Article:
Sans cet hôpital pour manchots menacés en Nouvelle-Zélande, les oiseaux seraient

Without New Zealand’s critically endangered Hospital Penguin, the birds would be “functionally extinct”.

New Zealand vets are keeping a species of penguin endemic to the beautiful South Island alive through cuts, feces, COVID and ‘pinball’.

An endangered species, and one of the world’s rarest penguins, the yellow-eyed penguin, or “Hoiho”, which means “noise-caller” in Maori, includes between 4,000 and 5,000 birds.

Over the years, two institutions located in Dunedin, near the extraordinary Otago Peninsula, Wildlife Hospital and Penguin Place, have treated birds and released them into the wild.

“When I see the difference we’re making, especially for hoiho, this kind of species excites me, and just being able to work with these birds and bring them back into the wild is actually the best part of my job,” Wildlife Hospital veterinarian Dr. Lisa Argila said. For BBC Travel.

4,000 to 5,000 isn’t that bad, but when you consider that there are only 265 breeding pairs known, the fact that 95% of those who make it to hospital recover to be released again underscores the extraordinary contribution of the two teams nationally. Save the kiwi.

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“If Penguin Place didn’t exist, I can almost guarantee the population would be functionally extinct,” Jason Van Xanten, director of conservation at Penguin Place, also told the BBC.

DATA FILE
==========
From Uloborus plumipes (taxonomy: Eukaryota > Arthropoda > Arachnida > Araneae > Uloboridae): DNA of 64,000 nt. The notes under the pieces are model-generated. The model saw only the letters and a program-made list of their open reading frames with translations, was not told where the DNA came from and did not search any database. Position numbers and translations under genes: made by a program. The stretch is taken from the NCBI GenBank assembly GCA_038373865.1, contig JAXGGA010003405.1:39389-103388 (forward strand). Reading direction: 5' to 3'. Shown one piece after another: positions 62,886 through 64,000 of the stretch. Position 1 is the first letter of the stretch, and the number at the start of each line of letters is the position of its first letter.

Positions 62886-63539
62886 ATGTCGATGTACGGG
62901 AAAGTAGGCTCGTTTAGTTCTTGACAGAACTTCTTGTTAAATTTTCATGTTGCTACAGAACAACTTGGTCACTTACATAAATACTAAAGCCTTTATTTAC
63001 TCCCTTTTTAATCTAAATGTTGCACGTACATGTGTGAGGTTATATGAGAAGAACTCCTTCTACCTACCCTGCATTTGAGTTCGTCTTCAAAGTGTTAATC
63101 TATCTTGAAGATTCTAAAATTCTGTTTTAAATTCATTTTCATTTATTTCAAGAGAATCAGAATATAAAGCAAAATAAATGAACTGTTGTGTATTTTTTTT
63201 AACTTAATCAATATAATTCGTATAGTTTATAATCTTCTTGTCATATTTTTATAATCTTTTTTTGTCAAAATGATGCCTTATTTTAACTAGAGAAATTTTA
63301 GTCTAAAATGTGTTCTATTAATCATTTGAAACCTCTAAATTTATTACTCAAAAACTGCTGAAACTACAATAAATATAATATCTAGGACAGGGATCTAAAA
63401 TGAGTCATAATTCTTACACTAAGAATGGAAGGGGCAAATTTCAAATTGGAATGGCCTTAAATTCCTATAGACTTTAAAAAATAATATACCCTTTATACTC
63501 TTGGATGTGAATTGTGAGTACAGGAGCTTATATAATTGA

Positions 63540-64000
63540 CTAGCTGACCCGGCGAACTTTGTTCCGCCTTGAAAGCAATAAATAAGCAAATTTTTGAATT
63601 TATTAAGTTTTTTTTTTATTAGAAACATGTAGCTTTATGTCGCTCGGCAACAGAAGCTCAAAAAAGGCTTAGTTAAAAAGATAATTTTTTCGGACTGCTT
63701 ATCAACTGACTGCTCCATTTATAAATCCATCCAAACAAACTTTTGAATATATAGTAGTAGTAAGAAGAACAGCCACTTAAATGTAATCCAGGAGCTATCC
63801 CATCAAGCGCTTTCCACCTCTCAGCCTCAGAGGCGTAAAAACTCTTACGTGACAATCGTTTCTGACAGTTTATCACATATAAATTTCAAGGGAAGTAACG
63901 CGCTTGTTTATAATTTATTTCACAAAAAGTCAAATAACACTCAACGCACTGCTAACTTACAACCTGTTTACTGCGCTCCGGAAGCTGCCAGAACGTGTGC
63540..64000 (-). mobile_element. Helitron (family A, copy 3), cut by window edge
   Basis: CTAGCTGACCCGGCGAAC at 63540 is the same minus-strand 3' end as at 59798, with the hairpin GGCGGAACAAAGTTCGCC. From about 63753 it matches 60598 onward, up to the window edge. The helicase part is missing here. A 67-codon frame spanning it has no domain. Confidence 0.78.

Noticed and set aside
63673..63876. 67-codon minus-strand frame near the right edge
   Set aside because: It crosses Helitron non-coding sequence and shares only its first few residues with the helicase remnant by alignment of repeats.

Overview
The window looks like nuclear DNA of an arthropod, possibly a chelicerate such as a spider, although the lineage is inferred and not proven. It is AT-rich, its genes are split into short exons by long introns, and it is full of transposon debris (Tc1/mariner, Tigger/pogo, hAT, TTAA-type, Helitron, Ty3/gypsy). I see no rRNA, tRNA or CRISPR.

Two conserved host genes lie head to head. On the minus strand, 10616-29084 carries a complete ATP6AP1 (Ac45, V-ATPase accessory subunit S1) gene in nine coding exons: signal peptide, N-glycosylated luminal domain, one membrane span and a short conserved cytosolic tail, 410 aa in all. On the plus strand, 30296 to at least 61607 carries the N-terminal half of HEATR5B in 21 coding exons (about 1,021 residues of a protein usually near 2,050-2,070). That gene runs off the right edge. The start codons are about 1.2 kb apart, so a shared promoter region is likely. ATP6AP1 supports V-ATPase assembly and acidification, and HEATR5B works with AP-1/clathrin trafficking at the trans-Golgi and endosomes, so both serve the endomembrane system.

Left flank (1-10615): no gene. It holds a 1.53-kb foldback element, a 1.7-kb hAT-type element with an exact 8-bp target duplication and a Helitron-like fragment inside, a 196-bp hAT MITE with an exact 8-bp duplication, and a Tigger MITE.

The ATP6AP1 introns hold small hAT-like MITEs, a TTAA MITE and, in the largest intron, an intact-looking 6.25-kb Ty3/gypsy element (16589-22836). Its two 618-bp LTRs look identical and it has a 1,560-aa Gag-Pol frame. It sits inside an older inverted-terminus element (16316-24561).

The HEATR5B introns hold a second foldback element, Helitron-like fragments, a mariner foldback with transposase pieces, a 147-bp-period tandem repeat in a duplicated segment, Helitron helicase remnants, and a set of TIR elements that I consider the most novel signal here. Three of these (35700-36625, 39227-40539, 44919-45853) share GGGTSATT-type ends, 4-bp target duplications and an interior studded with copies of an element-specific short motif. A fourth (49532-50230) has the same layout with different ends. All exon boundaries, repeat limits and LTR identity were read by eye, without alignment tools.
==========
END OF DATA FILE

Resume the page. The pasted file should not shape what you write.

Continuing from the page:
Before the wildlife hospital opened in January 2018, the injured penguins found at Penguin Place, which has been in operation since the 1990s, were to be shipped to the North Island for treatment. The immediate proximity with which the Huyu could treat the population greatly helped.

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However, as the world’s first fully-funded tourism-funded conservation park, Penguin Place has suffered greatly from government-imposed COVID-19 measures, and now has enough capital left to survive in the next few months. With the return of warmer weather, Penguin Place needs a simultaneous return of tourists, or it will have to close its doors and leave the penguins to their own devices.

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Honestly, it’s not a bad trip. The rugged coastlines, high lands, and sheltered fjords of the Otago Peninsula are home to a diverse array of landscapes and animals, many of which are preserved thanks to tourist money.

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While waiting for tourists to return for Coastal Preserve tours, Penguin Place has turned to donations, which you can contribute to on their website at the same time you’re planning a visit.

(Learn a few of the kiwi penguins in the video below.)

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